- What is a Learning Community?
- Am I required to participate in a Learning Community?
- How do I register for a Learning Community?
- Can I drop a Learning Community after I registered if I feel it is not the right fit for me?
- Who leads the Learning Community?
- Can I still enroll in a Learning Community if I have AP or PSEO credit?
- How much of a commitment is a Learning Community?
- If I do not sign up for a Learning Community for the Fall Semester, can I join during Spring Semester?
- How are students placed into Learning Communities?
- Are there Learning Communities for exploratory students?
- Is the Learning Community worth any credit hours or will I receive a letter grade?
- What are the benefits of being in a Learning Community?
- Am I required to re-enroll in my Learning Community for the Spring Semester?
- If I am unable to join a Learning Community, what other first-year experience opportunities can I get involved in?
Learning Communities enroll small groups of students (15-23) into a set of courses together forming an educational package that includes a built-in support network of peers. Learning Communities provide a wide range of benefits including connections to faculty, peer mentors, campus resources, and special insights into what is required to be successful in your program of study. Talk with your academic advisor about what your program faculty or college expects and/or requires.
Most UC students—as many as 75% of incoming baccalaureate students—enroll in a Learning Community or similar educational structure (e.g., an arts studio or performance group) during their first year. Nearly all students in the following colleges enroll in an LC: NURS, CEAS, CAHS, LCB, CECH and select fields in CCM. In addition, almost half the students in A&S take a Learning Community.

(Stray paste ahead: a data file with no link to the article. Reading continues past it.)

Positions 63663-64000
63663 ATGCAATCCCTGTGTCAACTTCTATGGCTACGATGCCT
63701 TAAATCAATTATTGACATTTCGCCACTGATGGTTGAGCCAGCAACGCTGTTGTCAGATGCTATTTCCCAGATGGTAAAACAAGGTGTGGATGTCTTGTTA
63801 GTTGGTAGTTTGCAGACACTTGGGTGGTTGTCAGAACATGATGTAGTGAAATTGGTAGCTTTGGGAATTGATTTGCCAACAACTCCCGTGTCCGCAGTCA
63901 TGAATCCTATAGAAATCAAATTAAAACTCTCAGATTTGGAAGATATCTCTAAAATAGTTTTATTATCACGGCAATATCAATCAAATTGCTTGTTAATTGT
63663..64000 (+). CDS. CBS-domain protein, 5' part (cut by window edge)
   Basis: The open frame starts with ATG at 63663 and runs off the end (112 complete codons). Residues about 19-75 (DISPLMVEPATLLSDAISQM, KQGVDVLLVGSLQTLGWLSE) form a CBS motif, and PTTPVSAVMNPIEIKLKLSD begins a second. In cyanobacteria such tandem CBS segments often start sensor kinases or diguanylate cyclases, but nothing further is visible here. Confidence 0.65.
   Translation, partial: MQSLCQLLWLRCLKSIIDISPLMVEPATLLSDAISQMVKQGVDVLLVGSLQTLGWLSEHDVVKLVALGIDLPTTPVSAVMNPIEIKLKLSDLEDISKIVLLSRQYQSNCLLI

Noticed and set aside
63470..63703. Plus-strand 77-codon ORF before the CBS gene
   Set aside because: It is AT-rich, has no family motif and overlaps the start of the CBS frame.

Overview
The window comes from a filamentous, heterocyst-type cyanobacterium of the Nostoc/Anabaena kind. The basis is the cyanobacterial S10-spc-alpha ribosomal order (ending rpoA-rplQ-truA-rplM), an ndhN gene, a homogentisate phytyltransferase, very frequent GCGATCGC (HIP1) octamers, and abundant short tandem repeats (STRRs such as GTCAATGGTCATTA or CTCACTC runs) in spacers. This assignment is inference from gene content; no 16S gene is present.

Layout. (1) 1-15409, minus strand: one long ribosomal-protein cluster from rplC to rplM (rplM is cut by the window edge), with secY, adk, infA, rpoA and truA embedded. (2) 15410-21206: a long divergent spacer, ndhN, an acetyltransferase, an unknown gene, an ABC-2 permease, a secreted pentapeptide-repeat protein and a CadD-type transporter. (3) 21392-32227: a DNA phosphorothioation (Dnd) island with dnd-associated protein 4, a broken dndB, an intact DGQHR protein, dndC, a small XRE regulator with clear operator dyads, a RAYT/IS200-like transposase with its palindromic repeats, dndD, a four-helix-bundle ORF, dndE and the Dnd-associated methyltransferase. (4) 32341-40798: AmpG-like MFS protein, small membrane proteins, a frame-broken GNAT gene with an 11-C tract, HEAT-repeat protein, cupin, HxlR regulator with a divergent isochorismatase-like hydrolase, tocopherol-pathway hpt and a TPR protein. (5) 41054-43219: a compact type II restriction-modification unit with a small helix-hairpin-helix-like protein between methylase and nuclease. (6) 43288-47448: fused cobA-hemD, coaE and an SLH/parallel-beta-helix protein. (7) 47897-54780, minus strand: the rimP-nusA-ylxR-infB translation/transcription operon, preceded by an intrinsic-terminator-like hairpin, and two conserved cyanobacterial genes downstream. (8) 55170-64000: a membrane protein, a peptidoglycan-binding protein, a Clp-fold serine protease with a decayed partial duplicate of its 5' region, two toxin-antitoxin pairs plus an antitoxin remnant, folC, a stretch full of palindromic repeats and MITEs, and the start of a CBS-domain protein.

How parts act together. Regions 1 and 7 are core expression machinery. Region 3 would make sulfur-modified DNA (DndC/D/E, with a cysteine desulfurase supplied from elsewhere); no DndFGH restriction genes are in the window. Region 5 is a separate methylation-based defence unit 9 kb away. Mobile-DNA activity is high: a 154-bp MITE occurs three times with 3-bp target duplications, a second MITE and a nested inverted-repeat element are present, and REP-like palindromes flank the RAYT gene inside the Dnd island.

You will register for a Learning Community after consulting with your advisor during new student orientation. You will automatically be enrolled for the classes that are associated with your Learning Community once you type in the course call number that your advisor will provide. Your advisor will also go over the all important details and logistics of registering for classes.
Please do not drop your Learning Community without talking to your advisor! Dropping the MLTI 1011 course will result in dropping all courses associated with the Learning Community, which could have unwelcome and severe consequences. First speak to your advisor and/or LC Peer Leader. They will be able to help address your concerns and determine the best course of action.
Most Learning Communities in A&S, CECH, CEAS, and CAHS have an LC meeting time that is facilitated by a Peer Leader. Peer Leaders are upper-year students who have been specially selected and matched to an LC based upon their academic and leadership capabilities. A Peer Leader will serve as your mentor for your first year and will guide you academically, socially, and professionally. If you don’t have a peer leader assigned to your LC, then another structure has been put into place to provide the support you need to be successful.
Many students with advance credit enroll in a Learning Community; however, you should talk to your advisor about any AP, PSEOP, or other credit that you may have. Your advisor will be able to make any accommodations in your schedule if necessary.